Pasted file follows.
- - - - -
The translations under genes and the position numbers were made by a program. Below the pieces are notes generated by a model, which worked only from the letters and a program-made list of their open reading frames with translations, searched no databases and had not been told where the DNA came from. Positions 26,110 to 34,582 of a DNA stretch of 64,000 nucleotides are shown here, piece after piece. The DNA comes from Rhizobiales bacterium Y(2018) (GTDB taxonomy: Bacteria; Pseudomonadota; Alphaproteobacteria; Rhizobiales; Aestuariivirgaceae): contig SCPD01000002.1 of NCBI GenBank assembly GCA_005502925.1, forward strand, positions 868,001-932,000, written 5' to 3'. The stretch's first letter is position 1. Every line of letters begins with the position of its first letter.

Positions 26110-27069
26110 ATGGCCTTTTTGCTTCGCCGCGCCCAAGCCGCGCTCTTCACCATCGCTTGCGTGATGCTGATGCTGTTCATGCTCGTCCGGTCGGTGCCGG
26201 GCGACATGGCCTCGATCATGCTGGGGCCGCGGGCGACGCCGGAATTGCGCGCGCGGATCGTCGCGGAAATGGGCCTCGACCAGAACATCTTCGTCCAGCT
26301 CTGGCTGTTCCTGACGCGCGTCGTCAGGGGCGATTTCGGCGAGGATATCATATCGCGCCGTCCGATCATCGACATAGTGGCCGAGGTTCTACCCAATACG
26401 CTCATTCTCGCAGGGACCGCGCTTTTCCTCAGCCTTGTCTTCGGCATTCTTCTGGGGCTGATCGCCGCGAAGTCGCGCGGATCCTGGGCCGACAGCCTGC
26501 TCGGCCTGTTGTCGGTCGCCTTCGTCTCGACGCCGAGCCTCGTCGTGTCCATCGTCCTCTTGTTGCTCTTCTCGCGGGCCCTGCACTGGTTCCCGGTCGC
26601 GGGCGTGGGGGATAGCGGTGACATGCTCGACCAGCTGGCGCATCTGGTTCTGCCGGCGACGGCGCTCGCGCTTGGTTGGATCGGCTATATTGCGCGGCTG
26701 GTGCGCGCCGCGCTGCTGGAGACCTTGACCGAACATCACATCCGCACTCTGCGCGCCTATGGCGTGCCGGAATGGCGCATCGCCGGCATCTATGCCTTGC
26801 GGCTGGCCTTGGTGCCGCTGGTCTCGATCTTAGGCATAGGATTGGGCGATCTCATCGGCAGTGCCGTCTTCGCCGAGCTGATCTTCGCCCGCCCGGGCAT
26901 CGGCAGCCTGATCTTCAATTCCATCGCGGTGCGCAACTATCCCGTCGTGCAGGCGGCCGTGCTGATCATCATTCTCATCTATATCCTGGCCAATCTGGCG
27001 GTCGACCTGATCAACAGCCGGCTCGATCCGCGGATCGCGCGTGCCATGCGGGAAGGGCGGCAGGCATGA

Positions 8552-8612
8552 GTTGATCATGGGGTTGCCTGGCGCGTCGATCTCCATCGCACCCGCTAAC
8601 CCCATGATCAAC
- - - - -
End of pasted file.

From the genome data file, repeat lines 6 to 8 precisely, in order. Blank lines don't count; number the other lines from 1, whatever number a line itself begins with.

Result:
26401 CTCATTCTCGCAGGGACCGCGCTTTTCCTCAGCCTTGTCTTCGGCATTCTTCTGGGGCTGATCGCCGCGAAGTCGCGCGGATCCTGGGCCGACAGCCTGC
26501 TCGGCCTGTTGTCGGTCGCCTTCGTCTCGACGCCGAGCCTCGTCGTGTCCATCGTCCTCTTGTTGCTCTTCTCGCGGGCCCTGCACTGGTTCCCGGTCGC
26601 GGGCGTGGGGGATAGCGGTGACATGCTCGACCAGCTGGCGCATCTGGTTCTGCCGGCGACGGCGCTCGCGCTTGGTTGGATCGGCTATATTGCGCGGCTG